In those two days, the workers on the first floor slept in their shops or in their cars. Most of our staff slept on makeshift beds on the floor of the supermarket and its office.

    We resumed business on March 15. Every employee was required to wear a mask and maintain social distance, and the area was decontaminated daily. No one expected that positive cases in Shanghai would continue to grow, and that the number of neighborhoods under lockdown would increase by the day. It became difficult for employees to leave the supermarket, and fewer customers came in. At the end of March, another employee tested positive. The store hasn’t had any cases since then.

    On the evening of March 27, the government announced that all of Pudong was going into lockdown. We had just over four hours to prepare. We immediately got to work, putting all the basic necessities on the shelves.

    A flood of people descended on the store. The government arranged for police and urban management officers to maintain order. We were open until 12:30 that night, selling out of most of what was on the shelves.

    Before the end of the shift, we had an emergency meeting to determine who would stay. Of the 170 people working the night shift that evening, 105 employees stayed behind. In the following days, as the situation in Shanghai became more and more severe, we let some people go back home to reduce the risk of infection in the store. Finally, we were left with 88 people. In accordance with Shanghai’s pandemic prevention policy, we do one day of nucleic acid testing, followed by one day of antigen testing, rinse, repeat.

    In the morning, we eat stuffed buns, milk and eggs. For lunch and dinner, we cook and stir-fry our own food, usually two vegetable dishes and one meat dish. The store has all kinds of fresh ingredients, and the staff in charge of the ready-to-eat food is here. The staff in charge of security can cook curry potatoes and sweet and sour pork ribs, which are pretty good. I appreciate their dedication and I thank them wholeheartedly for sticking with me.

    “Everyone is doing their part”

    Normally, our sales are predictable — but not anymore. For example, there is a centralized quarantine site in our town that suddenly needed a batch of quilts in the middle of the night; some construction site canteens suddenly doubled the orders of vegetables and meat; and there has also been a sharp increase in demand for milk powder and diapers.

    Early on, we prepared well, and built up sufficient reserves of rice, noodles, cooking oil, instant noodles, eggs, and other essentials. Vegetables, fruit, meat products and so on are a little bit tight, but we receive shipments every other day. We used to restock every day and could offer more variety, but we can’t do that anymore.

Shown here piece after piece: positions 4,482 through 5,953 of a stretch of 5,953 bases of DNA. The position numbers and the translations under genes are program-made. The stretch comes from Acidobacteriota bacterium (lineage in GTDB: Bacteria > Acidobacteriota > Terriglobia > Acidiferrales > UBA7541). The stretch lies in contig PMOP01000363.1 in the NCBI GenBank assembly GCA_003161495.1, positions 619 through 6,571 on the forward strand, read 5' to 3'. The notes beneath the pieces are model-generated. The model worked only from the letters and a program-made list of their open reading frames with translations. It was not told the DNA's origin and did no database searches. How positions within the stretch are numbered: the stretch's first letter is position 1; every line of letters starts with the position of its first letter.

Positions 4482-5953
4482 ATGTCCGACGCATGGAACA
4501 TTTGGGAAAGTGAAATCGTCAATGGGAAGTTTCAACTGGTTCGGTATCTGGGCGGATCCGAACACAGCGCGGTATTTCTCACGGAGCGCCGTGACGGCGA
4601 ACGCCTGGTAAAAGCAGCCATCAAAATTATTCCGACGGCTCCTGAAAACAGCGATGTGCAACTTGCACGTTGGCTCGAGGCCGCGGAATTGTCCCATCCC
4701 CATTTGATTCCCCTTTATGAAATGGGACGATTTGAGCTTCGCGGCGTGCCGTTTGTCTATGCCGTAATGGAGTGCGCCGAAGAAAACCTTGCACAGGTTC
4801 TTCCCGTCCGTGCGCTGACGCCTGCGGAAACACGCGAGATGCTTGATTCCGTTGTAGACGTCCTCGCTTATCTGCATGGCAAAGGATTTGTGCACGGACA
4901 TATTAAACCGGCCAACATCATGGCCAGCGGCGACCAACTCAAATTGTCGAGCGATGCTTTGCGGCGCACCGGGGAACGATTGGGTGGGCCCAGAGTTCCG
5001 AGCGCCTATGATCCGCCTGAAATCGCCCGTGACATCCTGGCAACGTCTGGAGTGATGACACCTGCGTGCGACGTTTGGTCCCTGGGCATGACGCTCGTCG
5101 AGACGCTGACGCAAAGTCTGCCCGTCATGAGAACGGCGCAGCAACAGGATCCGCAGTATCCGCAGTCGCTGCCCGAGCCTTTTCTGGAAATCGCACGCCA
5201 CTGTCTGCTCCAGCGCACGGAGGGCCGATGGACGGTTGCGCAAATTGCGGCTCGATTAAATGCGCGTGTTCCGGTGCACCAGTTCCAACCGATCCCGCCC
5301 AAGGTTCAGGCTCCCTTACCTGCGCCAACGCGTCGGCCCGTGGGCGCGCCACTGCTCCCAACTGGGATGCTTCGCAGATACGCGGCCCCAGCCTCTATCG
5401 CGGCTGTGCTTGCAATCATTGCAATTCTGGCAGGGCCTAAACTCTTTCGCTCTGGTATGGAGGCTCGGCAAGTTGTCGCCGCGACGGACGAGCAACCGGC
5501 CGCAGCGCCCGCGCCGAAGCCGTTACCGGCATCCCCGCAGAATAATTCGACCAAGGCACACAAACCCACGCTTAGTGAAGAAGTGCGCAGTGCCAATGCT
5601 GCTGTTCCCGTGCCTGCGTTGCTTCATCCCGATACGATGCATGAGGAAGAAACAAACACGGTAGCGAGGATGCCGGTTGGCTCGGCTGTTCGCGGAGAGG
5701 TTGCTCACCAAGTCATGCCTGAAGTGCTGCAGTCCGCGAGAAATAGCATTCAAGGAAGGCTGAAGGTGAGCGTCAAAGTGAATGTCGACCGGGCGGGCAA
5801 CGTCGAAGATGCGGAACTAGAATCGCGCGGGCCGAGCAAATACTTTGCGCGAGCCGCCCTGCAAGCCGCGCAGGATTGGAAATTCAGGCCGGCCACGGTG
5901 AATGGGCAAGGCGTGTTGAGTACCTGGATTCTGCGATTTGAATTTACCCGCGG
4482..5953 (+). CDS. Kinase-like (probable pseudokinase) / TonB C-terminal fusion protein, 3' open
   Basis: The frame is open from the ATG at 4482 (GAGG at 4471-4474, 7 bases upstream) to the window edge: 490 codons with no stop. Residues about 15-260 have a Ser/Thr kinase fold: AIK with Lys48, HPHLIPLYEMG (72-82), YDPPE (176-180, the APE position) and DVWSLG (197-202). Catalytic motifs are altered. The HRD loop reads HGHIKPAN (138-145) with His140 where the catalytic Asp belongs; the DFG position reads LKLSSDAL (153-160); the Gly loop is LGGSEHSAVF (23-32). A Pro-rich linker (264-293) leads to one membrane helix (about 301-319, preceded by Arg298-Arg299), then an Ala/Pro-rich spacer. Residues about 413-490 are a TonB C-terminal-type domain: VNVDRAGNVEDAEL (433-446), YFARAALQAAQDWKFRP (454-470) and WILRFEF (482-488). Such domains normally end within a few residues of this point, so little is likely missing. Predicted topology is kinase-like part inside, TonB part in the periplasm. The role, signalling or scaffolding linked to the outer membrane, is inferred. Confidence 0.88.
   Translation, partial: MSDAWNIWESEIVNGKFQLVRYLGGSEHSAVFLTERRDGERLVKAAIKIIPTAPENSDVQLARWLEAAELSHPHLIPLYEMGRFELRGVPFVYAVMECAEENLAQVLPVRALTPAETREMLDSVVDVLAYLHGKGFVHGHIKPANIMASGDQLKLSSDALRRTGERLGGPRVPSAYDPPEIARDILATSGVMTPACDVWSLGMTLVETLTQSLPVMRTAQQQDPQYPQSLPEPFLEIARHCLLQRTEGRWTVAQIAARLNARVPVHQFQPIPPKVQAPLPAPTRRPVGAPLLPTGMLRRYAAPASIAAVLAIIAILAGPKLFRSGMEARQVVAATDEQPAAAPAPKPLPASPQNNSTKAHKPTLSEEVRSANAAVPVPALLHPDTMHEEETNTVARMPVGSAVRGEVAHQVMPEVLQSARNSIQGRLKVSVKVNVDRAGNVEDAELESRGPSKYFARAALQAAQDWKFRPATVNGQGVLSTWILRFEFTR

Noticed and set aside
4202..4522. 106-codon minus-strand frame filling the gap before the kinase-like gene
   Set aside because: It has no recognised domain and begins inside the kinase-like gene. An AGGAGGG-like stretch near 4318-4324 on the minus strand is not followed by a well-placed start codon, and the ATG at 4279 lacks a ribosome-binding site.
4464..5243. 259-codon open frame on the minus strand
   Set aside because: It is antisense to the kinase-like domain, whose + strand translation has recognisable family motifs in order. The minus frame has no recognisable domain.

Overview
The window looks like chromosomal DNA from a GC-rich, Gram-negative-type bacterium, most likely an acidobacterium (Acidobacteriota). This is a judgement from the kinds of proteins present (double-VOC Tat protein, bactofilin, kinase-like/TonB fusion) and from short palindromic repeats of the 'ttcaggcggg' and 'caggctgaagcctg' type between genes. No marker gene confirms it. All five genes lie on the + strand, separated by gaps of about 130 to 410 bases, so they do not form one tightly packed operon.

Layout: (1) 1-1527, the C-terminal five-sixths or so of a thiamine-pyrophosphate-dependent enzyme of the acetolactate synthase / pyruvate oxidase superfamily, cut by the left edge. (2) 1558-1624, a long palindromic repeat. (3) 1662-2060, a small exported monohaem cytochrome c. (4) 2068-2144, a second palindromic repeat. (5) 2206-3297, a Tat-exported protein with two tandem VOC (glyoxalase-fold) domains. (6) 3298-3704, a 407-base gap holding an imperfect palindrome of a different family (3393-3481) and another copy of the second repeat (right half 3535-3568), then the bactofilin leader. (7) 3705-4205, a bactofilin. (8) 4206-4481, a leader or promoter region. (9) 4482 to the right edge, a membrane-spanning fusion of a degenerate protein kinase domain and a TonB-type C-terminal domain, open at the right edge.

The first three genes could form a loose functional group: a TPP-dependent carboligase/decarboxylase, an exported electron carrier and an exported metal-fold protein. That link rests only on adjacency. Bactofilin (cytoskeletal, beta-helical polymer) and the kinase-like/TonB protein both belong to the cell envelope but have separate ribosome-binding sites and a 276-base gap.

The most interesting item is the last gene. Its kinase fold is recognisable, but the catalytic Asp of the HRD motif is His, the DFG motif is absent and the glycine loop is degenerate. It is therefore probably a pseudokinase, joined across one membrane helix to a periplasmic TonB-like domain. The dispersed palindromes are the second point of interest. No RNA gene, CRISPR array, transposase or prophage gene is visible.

During the earliest days of the lockdown, we ordered vegetables, fruit, and poultry from areas neighboring Shanghai. But because Pudong was locked down, the driver would have no way to leave after entering the district. So we had drivers from Shanghai meet them right outside the city and pick up the goods. This way nobody had to quarantine. Recently, the Shanghai government took over management of the city’s wholesale vegetable markets, and we began ordering from them.

    In the beginning, we delivered mainly combo bags of vegetables, poultry, and meat. Later on, different demands gradually emerged, such as for fruit, napkins, instant noodles, milk powder, diapers, and so on. There were days when we took mainly group bulk orders — from a neighborhood, from volunteers, and from the government. When individual residents called, I suggested that they purchase through their neighborhood and we deliver uniformly to save on labor.

    The situation is slowly improving. The Huinan Town government took the lead and arranged for a logistics company to help with our deliveries. Since April 7, we have allowed online ordering. We have capped orders at 300 a day, and they are filled within minutes of opening up.

    By the 12th, we had sent about 30,000 orders into residential neighborhoods. At the peak, we were responsible for supplying 5,000 food bags a day.

    Among employees, spirits are good, all things considered. On the 12th, our headquarters bussed in two dozen employees from outside Shanghai to help with sorting and packing. They also brought masks, cotton gauze, and tents.

    Some of our employees who are in lockdown at home feel bored, and have offered to come back to work. The Shanghai government has asked us to increase supply, so they may be called in soon.

    Through all this, every retailer is doing their part. We are just a node in a network, a microcosm of the industry.

    A version of this article originally appeared in The Paper. It has been translated and edited for brevity and clarity, and published with permission.

    Translator: Matt Turner; editors: Zhi Yu and Kevin Schoenmakers.

    (Header image: RT-Mart staff from other cities sleep in tents on the floor, Shanghai, April 12, 2022. Courtesy of Wang Zhongkui)